If all goes well at the First Meeting of Creditors, approximately 60 to 90 days thereafter you will receive your discharge, and your case will close. During this period all of your creditors will be give an opportunity to review your Chapter 7 Bankruptcy filing, and have the right to object to it. You will also be given the opportunity to reaffirm, or promise to keep paying on, your secured debts such as a home or a car. At the time of your discharge, your pre-filing unsecured dischargeable debt will eliminated forever!
Certain unsecued debts are non-dischargeable in Chapter 7 and Chapter 13. Examples of these are alimony and child support obligations, taxes less than three (3) years old, student loans (with the sole exception listed below), and any debts procured by fraud, incurring debt without a reasonably certain ability to repay the debt, and so forth. Certain debts related to a divorce proceeding, such as attorneys fees, may be dischargeable in a Chapter 13, but not in a Chapter 7. Federal, state and local taxes may be subject to specific time rules. Non-dischargeable debt is determined by federal bankruptcy law. Failure to pay any type of non-dischargeable debt will allow creditors to continue their collection process. Other non-dischargeable debts include mortgage liens, certain types of purchases for luxury items within 90 days of filing, secure debt, penalties and fines by government agencies, punitive damages assessed for “willful and malicious acts”, drunk driving fines, debts not outlined on the schedule and forms filed with the Bankruptcy Court and certain cash advances.
If you are an individual and meet the requirements, Chapter 7 allows you to discharge most or all of your debts. It allows you to do this regardless of how many assets you have or how much your creditors ultimately receive. It basically allows you to walk away from your debts and start over. Corporations do not receive discharges of debts, but there still may be some benefit to allowing a trustee to liquidate the assets.
You are only able to receive a discharge after eight (8) years have passed since the commencement of the last case in which you received a discharge, although you can file another Chapter 13 case sooner (usually 4 years). Thus, you should not file a bankruptcy if you need the option of doing it again in the next eight years. Payments made to or on behalf of any relatives within twelve (12) months prior to filing your bankruptcy case are recoverable by the Trustee in your case. That’s right. If you repaid money during that period to your brother, or made payments on a credit card that your mother let you use, they will have to pay back that money to your Trustee who will then distribute it equally to all your creditors. This is one of the biggest mistakes people make, often innocently because they don’t know they will be filing a bankruptcy, but that’s the law. It’s designed to prevent debtors from preferring one creditor over another. The same is true for non-relatives, although the lookback period for them (such as credit cards, etc.) is only ninety (90) days and most people don’t really care if their Trustee sues the credit card company to recover the money.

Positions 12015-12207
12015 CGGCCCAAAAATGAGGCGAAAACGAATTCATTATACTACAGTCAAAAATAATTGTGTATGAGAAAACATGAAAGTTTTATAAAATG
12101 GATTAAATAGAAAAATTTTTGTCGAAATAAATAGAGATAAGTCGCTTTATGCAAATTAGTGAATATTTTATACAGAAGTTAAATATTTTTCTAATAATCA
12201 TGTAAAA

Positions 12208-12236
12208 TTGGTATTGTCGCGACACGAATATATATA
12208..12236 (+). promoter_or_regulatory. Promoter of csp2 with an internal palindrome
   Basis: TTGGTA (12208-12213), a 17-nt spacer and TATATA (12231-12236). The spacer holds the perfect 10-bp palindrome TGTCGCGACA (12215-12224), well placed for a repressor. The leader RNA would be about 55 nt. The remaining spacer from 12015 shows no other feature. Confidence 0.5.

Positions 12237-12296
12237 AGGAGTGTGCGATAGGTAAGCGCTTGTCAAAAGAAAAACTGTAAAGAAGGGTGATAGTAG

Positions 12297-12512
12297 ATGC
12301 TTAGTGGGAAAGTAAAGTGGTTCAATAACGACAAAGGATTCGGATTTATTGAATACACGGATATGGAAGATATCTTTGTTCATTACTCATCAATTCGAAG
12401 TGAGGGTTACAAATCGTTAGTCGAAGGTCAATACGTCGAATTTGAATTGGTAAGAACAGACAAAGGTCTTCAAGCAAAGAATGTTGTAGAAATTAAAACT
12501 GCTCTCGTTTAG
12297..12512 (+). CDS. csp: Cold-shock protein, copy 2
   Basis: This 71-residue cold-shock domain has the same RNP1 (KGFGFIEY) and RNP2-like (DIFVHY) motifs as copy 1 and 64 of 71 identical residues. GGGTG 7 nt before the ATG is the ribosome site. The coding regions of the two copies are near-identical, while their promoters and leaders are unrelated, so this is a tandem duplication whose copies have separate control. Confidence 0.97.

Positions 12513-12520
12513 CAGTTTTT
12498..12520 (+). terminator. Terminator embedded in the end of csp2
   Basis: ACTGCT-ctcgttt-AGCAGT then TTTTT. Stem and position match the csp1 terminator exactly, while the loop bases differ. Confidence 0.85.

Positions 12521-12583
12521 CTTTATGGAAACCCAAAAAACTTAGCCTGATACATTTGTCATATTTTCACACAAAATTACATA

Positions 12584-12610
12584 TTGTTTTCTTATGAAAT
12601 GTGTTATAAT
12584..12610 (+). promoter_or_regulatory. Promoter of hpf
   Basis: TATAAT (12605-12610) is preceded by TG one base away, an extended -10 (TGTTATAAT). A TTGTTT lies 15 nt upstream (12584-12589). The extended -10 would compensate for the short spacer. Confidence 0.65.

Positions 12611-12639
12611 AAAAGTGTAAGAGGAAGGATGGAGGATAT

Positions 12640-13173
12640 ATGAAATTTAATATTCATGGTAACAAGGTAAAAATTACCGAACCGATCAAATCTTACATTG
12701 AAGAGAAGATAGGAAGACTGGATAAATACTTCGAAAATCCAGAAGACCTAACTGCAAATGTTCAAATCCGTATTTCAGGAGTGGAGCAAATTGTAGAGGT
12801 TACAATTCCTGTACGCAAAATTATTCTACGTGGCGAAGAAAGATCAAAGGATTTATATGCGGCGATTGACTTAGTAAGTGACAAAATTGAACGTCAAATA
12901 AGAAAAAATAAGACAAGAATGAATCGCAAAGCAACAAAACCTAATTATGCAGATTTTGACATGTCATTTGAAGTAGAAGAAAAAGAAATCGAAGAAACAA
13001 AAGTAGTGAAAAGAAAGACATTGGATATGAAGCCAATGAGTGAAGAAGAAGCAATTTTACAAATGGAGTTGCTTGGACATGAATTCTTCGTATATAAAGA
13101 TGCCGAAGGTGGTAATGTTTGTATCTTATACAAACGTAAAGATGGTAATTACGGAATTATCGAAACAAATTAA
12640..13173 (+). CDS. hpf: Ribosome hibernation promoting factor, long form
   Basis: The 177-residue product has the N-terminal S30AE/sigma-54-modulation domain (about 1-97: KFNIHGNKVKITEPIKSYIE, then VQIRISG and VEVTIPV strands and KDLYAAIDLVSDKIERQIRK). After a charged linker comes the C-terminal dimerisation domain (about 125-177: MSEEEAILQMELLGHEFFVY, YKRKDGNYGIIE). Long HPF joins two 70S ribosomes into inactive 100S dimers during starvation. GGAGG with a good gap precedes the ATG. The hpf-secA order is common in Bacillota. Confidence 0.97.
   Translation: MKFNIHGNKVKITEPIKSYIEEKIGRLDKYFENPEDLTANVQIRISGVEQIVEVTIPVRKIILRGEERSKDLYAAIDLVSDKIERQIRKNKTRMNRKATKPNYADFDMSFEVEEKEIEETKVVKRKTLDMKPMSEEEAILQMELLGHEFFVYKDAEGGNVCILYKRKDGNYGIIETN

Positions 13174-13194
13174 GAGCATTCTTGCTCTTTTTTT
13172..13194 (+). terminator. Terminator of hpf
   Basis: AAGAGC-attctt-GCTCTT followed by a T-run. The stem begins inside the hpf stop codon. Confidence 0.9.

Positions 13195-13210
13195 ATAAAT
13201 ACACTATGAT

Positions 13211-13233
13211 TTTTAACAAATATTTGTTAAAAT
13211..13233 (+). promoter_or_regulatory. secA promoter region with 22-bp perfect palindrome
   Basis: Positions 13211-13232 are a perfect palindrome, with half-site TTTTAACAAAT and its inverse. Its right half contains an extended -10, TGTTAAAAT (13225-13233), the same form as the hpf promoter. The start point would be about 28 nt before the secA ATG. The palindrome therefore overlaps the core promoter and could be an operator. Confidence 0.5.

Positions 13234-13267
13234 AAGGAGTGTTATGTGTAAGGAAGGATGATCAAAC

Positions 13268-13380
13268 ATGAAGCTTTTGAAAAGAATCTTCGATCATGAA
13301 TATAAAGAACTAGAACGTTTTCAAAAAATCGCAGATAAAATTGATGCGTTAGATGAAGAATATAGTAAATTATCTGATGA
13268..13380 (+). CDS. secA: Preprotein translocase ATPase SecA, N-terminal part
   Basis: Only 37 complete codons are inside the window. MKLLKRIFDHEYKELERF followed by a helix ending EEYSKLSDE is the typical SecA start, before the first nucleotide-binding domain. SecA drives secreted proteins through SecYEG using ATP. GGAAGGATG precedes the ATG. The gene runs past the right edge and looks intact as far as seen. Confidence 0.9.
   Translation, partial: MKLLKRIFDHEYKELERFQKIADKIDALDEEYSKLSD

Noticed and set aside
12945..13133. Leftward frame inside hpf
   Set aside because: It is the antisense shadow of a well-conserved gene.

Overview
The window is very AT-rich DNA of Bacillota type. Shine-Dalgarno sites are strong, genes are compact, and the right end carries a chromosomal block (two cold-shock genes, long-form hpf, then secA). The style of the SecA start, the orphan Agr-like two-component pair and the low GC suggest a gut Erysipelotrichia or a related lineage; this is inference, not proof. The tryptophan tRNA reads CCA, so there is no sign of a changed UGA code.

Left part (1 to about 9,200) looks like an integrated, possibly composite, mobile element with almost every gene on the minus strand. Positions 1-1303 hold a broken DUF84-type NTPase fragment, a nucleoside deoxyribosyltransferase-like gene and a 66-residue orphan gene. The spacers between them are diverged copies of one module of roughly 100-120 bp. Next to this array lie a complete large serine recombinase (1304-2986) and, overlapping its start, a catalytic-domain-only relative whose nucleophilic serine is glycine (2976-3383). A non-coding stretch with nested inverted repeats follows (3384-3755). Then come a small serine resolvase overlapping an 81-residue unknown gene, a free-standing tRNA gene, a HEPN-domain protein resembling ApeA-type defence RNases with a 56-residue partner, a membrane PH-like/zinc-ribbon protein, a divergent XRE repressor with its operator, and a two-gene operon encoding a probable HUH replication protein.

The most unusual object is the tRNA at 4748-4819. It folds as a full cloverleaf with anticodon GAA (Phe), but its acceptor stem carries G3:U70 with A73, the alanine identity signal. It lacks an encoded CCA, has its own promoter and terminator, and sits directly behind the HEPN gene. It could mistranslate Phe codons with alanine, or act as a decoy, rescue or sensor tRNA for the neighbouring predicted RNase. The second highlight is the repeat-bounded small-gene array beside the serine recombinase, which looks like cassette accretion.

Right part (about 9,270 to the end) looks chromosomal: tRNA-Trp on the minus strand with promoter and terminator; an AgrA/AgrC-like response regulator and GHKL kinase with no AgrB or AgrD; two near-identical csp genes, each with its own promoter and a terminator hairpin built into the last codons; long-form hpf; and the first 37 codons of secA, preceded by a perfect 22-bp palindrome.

If you are a corporation, you must stop operating your business immediately upon filing the Chapter 7 petition. Only under extraordinary circumstances will the Trustee operate a business.
The bankruptcy will appear on your credit report for up to ten (10) years after you file. Other accurate negative reports on your credit must be removed after seven (7) years (like late payments on credit cards, foreclosures, etc). However, according to our former clients, this is usually not as big a problem as most people think. Credit lending agencies know you won’t be able to file another bankruptcy for at least 6 years, and therefore, they don’t have that risk to bear. You will not get as high a credit limit as you once had, or be able to borrow a large sum of money, but getting some credit (such as a secured credit card) shouldn’t be that difficult and you can rebuild your credit over time. What you will likely face is higher interest rates, required higher down payments, more points, etc. Some people do have difficulty rebuilding their credit, but it is usually due to other factors besides bankruptcy, such as their employment record, other credit problems, etc. In any event, we can provide you with excellent materials for helping you rebuild your credit should you so desire. Having practiced in Alabama for over 20 years, we have seen a lot of different scenarios. See an attorney for more information. Call us today at 256-534-3435 or 1-800-752-1998.
To find out if declaring bankruptcy makes sense for you, the first step is to talk to a lawyer experienced in bankruptcy and financial problems. Our firm’s attorneys practice principally in bankruptcy law. We are here to answer your questions and support you as you explore all your legal options. Call for a free bankruptcy consultation with the experienced lawyers of Ferguson & Ferguson in Decatur and Huntsville, Alabama. If you are considering filing for bankruptcy, we can help. Let us guide you through the practical steps to getting a fresh financial start. Call us at 256-534-3435 to schedule a free, private and confidential consultation at our downtown Decatur or Huntsville office. We have built our law firm by maintaining our commitment to professional legal advice, unsurpassed customer service, and competitive and fair fees. We are here to help.